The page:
Marijuana stocks weekend investor roundup: Analysis of the week's most important events in the cannabis industry (February 16)
PotNetwork is pleased to bring you our Marijuana Stock Weekend from our partner publication Grizzle. Grizzle journalist and Head of Research Scott Willis covers the marijuana stock market in-depth, with over 12 years of institutional investment management experience in analyzing both debt and equity securities. He has held senior investment research roles at Credit Suisse and TD Asset Management. He’s also a Chartered Financial Analyst and has been featured on BNN Bloomberg and CBC. For more of Scott’s writing check out Grizzle - the language of new money.
Bottom Line: Will Canopy Growth's earnings drive the industry to new highs, or will disappointing results throw cold water on this early 2019 rally. Read on to find out...
Bottom Line: Aurora has arrived as a major player in the recreational market capturing ~20 percent market share of rec volumes in the quarter ending December.
However, the rapid ramp in revenue and most importantly profit that investors have been waiting patiently for is on track to take much longer than expected. It’s now looking likely that investors will have to wait until 2020 for positive earnings and EBITDA. Management originally said they would be profitable by the end of 2017.
Bottom Line: The special committee findings confirm that the Quintessential Capital Management short report was nothing more than an accusation Aphria overpaid for its Latin American (LATAM) assets disguised as an investigative report on a global web of fraud.
As Grizzle argued, and third parties have confirmed, Aphria (NYSE:APHA, TSE:APH) paid the going market rate for the assets it acquired.
Bottom Line: Some banking analysts are finally coming to the realization that their rosy estimates need to come down to reality. Scotia cut next quarters revenue estimate for Canopy by 30 percent and like us thinks the black market will retain at least 70 percent of the cannabis market in 2019. Be prepared for a bumpy rollout of the recreational market throughout the rest of the year.
Bottom Line: The most interesting part of this story is that hemp with below 0.3 percent THC can mature during storage and transport and end up having above the legal limit of THC. This creates serious problems for CBD manufacturers and hemp shippers under the current nationwide ban on products with THC content above 0.3 percent.
Bottom Line: The UK, like Europe, considers any product with a cannabinoid to fall under "novel ingredient" regulations. CBD based foods could be off the market in the UK and other parts of Europe for up to three years until they gain "Novel Food" status meaning they can be sold with little regulation. You will likely find CBD products in stores regardless as the grey market usually develops while waiting for regulations to catch up.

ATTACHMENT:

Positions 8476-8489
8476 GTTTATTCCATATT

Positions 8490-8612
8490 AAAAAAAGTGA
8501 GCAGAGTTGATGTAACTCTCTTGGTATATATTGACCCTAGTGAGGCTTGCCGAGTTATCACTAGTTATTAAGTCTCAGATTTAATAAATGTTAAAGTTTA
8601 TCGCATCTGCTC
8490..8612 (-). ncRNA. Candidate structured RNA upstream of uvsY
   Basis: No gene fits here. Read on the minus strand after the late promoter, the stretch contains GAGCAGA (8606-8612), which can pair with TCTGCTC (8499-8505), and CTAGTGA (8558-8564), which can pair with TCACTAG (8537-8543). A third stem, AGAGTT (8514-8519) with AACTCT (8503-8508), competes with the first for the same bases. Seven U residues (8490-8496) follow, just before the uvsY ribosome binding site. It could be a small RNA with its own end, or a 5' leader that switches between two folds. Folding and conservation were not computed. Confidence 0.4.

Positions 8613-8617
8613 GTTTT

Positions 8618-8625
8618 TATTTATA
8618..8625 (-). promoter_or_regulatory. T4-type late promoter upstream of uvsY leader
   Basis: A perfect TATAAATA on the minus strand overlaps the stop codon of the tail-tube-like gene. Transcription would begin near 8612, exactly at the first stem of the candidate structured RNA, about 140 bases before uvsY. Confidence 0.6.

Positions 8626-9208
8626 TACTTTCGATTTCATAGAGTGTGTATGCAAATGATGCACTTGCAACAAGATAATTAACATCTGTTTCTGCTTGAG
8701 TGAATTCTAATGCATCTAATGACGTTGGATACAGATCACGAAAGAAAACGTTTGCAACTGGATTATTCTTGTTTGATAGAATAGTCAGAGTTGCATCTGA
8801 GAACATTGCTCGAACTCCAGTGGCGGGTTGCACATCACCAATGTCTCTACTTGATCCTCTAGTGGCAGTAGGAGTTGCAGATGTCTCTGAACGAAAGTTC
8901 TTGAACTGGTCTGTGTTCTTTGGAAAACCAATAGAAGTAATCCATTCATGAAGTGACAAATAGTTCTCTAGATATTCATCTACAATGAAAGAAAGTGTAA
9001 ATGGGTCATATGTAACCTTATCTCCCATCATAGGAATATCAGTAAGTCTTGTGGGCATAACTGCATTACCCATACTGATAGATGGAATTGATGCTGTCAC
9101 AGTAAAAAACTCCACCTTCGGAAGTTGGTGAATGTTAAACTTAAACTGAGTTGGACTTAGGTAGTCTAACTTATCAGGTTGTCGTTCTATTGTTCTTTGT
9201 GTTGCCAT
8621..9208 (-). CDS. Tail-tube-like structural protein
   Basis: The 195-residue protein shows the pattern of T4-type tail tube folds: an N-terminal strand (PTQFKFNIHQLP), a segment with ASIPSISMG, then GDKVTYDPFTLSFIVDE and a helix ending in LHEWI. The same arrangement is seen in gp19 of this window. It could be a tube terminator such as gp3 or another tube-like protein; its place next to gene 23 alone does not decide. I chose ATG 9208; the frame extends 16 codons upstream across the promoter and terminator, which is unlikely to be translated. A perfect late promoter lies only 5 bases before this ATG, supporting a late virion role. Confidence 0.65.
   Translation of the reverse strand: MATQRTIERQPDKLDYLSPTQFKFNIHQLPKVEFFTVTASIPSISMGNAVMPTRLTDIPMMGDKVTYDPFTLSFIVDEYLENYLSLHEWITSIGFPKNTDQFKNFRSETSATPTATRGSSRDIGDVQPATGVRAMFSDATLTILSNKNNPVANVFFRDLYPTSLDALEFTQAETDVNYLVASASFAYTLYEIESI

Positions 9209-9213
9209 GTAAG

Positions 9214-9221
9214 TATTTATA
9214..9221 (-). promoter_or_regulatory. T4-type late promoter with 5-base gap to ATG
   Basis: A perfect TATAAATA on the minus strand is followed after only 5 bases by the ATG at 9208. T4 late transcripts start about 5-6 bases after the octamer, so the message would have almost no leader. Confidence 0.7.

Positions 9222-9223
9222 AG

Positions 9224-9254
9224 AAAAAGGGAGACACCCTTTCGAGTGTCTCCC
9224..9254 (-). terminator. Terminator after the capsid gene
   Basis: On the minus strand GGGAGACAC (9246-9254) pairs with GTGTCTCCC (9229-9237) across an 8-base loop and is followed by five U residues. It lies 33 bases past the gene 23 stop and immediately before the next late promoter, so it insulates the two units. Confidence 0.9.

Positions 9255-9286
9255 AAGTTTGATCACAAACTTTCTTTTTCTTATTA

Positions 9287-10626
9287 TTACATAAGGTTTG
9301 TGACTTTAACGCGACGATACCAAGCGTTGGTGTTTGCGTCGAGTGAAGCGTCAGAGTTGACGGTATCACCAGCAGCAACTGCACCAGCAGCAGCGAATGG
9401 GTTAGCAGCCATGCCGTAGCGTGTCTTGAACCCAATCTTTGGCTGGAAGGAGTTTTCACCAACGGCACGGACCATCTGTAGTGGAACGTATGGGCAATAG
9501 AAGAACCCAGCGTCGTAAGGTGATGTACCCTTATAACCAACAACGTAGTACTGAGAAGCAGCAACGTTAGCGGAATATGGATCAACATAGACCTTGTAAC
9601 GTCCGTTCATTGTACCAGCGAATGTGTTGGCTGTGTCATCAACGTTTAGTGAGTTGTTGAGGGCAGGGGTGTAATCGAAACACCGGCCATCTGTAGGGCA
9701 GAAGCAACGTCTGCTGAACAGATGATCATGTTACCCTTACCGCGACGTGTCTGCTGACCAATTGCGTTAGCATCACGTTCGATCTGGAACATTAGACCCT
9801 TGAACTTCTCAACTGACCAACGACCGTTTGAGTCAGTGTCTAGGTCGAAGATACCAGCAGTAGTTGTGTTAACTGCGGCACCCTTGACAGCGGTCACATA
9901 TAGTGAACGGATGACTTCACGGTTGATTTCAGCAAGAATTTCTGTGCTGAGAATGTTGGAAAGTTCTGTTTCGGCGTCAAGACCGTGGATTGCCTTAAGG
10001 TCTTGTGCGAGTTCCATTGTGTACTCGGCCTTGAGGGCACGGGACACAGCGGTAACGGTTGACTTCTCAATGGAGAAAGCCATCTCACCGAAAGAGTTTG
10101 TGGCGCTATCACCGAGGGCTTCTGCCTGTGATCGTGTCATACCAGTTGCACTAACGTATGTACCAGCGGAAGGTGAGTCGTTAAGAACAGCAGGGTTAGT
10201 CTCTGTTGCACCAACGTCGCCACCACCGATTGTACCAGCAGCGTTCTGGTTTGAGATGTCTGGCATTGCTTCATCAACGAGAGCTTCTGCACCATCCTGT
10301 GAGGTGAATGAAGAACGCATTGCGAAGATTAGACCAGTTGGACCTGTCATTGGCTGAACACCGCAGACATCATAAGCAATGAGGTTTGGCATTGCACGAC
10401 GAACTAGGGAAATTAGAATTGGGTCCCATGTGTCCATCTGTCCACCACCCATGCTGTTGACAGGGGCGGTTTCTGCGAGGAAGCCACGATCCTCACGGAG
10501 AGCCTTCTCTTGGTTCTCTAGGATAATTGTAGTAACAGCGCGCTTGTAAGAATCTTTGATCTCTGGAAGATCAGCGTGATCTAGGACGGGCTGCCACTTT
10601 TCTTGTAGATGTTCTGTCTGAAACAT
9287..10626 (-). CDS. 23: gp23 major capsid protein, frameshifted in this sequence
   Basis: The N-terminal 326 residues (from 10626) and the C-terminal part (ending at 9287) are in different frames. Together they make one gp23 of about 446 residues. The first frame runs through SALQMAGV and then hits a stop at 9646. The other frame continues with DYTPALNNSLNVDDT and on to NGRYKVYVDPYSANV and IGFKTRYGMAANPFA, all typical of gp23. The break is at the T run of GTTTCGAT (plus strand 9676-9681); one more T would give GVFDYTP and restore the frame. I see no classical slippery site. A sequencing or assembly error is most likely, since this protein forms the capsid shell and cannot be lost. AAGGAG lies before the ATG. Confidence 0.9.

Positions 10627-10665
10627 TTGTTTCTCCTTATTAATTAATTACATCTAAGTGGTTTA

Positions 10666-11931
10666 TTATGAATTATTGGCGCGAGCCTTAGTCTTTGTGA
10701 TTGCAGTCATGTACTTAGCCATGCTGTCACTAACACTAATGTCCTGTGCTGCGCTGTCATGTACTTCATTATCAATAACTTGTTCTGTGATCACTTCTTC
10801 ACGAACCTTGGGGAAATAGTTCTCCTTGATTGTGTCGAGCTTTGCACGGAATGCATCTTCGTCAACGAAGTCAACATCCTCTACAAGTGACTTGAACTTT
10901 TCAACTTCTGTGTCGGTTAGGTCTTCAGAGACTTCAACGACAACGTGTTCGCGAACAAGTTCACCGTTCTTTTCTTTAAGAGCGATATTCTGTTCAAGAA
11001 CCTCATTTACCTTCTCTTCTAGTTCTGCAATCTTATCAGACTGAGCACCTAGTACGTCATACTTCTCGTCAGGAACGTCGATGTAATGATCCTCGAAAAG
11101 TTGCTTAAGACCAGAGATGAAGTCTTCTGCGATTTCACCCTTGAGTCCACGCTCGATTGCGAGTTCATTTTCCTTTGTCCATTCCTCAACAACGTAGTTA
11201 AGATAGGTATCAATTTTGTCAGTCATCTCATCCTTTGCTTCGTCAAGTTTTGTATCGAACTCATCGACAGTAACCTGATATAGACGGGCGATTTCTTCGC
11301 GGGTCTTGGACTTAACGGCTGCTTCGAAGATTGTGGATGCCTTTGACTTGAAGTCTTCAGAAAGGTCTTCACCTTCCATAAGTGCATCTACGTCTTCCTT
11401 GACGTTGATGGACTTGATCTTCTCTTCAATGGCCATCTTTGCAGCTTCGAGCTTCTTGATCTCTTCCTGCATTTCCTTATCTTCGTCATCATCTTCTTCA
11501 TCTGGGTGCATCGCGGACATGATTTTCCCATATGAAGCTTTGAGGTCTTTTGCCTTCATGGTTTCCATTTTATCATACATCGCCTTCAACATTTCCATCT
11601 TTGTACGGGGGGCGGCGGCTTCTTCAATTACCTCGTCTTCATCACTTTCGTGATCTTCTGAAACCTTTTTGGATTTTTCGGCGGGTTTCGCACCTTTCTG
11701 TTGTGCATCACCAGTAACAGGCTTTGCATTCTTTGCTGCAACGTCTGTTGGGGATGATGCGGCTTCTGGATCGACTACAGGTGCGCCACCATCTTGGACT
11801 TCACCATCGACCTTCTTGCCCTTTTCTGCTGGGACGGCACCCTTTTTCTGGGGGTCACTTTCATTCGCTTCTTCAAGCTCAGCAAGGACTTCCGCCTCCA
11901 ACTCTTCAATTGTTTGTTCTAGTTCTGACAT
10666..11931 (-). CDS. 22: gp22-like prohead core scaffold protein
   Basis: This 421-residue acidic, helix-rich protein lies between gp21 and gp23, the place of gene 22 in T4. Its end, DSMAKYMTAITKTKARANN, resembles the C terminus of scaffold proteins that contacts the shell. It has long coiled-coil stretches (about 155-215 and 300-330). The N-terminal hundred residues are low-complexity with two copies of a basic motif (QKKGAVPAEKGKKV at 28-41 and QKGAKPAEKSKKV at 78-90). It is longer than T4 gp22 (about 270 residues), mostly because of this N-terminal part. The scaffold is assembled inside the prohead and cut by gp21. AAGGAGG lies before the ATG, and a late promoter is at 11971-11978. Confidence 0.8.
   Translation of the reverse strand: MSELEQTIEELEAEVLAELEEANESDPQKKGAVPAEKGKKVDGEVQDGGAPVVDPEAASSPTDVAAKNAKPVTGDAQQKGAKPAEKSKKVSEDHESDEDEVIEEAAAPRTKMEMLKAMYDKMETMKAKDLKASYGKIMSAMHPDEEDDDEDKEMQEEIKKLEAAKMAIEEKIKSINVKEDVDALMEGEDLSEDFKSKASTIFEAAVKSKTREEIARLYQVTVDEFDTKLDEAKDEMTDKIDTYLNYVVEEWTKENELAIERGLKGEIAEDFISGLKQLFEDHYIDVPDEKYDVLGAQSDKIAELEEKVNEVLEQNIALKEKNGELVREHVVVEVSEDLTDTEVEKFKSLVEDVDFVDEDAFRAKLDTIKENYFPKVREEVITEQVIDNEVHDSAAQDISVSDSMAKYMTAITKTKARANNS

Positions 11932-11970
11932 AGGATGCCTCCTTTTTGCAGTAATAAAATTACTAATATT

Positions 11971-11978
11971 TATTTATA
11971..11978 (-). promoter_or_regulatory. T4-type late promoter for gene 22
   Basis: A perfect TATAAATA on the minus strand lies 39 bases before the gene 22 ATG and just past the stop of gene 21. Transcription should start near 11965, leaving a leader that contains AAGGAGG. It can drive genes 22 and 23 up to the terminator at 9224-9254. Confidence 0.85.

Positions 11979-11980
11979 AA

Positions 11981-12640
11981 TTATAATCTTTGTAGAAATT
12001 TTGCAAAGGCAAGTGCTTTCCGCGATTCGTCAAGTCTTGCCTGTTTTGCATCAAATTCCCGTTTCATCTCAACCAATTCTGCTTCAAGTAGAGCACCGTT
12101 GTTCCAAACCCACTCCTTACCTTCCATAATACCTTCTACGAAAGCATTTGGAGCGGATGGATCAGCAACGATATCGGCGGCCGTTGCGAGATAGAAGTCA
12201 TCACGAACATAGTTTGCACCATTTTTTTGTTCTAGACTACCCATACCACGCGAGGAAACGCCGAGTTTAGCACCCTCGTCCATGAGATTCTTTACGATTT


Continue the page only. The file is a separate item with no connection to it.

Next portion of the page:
Bottom Line: On January 19 Canada approved the first import of cannabis from Colombia. The dried flower was only for research purposes and must be sold to medical patients only according to Colombian regulations.
The real milestone to look for is when Colombia approves recreational exports and a company successfully imports that product into Canada. Then we can say Colombia has arrived as a global competitor to Canadian LP's.
Weekly marijuana stock performance
Marijuana stocks outperformed the broader market this week up 3.5 percent compared to the S&P 500 up 2.5 percent and the TSX up 1.3 percent. For the second week in a row, Canadian names outperformed U.S. multi-state operators (MSO).
Interestingly, so far this year the four largest Canadian LP's have outperformed both the cannabis index as a whole and the U.S. MSOs by 11 percent and 24 percent respectively. We think the U.S. MSO's will start to outperform if the STATEs act allowing cannabis banking is passed, possibly in 2019.
Stocks are seeing a bounce back in the first quarter after selling off so heavily in November and December. Sentiment is becoming more positive with the overall market, so it is hard to see stocks going through another 20 percent+ selloff in the first quarter without additional negative earnings news or a global recession. A full buyout of a cannabis company by a consumer packaged good or pharmaceutical company would be a strong positive catalyst for the entire industry.
From a fundamental perspective, be careful owning cannabis stocks into the next two quarters of earnings. Distribution bottlenecks and a government monopoly do not bode well for licensed producers' ability to meet or exceed lofty earnings estimates, however, so far the market has been happy with
Longer term, with the Canadian market, legalized we expect retail and wholesale price compression from a legal oversupply by the second half of 2019. Falling cannabis prices will pressure producer stocks later in 2019. After a shakeout, the remaining stocks will be better positioned as long-term buying opportunities.
- Banks May See Progress Handling Cash for Cannabis Businesses
- New York Police Officers Stepping Up Opposition to Marijuana Legalization
- Will New Jersey Marijuana Legislation Get Put on the Ballot?
- Bill Before House in New Mexico Would Legalize Marijuana
- Controversial Hearing on Raising Age of Marijuana Use in Quebec Underway
- Supreme Cannabis Q2 Earnings Announces 359% Revenue Increase
- High Tide Hits Corporate Milestones Following Aurora Investment
- Althea Launches UK Subsidiary After Deal With Aphria
- GW Pharmaceuticals Shares Increase After Alzheimer's Trial Revealed
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